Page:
Turns out America’s drinking water woes expand far beyond lead. A class of common chemicals used in everything from nonstick pans and stain-treated carpets, clothing and furniture to fast-food packaging is a source of widespread contamination in certain pockets of the United States. Could you be drinking water harboring PFAS contamination?
According to a recent report by Environmental Working Group (EWG) and Northeastern University, 43 states are currently home to at least 610 contaminated locations. These areas of PFAS contamination include public drinking water systems supplying water for an estimated 19 million Americans.
And leaked FDA documents that were presented at a scientific conference in Helsinki, Finland, show that PFAS have been detected in dairy products, poultry, red meat, fish, leafy greens and store-bought chocolate cake. In fact, the PFAS levels were double or more the current federal advisory level!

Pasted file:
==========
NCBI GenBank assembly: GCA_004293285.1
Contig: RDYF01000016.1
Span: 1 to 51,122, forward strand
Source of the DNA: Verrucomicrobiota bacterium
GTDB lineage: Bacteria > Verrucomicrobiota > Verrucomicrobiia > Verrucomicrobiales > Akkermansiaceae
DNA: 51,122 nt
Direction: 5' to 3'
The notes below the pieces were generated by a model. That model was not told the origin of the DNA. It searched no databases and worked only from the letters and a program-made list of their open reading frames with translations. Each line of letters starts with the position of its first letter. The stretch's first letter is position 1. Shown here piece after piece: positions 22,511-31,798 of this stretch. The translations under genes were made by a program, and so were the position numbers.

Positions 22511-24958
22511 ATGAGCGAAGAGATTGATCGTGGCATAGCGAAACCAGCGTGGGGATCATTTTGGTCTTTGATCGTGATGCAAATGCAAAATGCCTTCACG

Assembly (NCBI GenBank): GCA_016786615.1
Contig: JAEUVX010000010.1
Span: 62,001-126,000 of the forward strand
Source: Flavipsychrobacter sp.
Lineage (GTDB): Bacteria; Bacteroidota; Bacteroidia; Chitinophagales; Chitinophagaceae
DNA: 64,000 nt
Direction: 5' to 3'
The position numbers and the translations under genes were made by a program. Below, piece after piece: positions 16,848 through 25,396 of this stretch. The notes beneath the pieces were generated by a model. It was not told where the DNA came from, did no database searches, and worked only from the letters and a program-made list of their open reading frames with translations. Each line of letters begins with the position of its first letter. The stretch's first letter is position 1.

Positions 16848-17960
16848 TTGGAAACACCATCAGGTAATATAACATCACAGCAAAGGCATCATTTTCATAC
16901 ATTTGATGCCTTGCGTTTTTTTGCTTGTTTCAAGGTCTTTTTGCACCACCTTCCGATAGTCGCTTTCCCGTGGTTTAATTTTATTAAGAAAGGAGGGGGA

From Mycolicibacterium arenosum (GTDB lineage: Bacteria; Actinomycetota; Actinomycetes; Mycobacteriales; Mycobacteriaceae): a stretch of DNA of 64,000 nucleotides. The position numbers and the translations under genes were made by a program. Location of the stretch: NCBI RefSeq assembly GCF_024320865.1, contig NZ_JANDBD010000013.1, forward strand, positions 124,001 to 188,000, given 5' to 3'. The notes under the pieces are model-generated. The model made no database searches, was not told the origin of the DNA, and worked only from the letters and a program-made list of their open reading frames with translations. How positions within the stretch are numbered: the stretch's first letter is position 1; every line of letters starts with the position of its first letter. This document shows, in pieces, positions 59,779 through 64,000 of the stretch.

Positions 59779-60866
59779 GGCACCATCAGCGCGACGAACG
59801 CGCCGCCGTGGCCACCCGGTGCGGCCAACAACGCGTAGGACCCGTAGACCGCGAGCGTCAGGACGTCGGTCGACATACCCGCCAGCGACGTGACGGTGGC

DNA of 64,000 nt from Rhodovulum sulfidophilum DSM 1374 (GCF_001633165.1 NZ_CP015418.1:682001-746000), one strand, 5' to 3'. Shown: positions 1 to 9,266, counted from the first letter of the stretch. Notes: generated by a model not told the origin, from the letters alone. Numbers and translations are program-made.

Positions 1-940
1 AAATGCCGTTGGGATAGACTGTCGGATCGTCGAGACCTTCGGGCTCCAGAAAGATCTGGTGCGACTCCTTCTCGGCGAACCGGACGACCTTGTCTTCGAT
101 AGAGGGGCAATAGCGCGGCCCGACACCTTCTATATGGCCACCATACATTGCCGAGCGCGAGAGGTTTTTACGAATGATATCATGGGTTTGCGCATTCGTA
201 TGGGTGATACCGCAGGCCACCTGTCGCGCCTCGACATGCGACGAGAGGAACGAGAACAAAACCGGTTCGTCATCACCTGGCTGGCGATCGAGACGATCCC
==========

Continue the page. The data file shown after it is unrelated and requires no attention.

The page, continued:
You know that chocolate cake with icing that you grab from the grocery store? Well the PFAS detected in one sample were more than 250 times higher than the federal guidelines for drinking water, according to the Associated Press.
In response to these findings, an FDA spokesperson said that the agency thought the contamination was “not likely to be a human health concern, despite the fact that the tests exceeded the existing federal recommendations for PFAS levels.
So why is all of this information problematic? PFASs, or per- and polyfluoroalkyl substances, are a group of chemicals found in common household items like nonstick products; they’re also used extensively in the military. Concerns of major PFAS health risks continue to mount, with a 2018 review by the U.S. Centers for Disease Control and Prevention (CDC) revealing the health effects associated with PFAS exposure include cancer, liver damage, decreased fertility, pregnancy-induced hypertension and an increased risk of thyroid disease and asthma.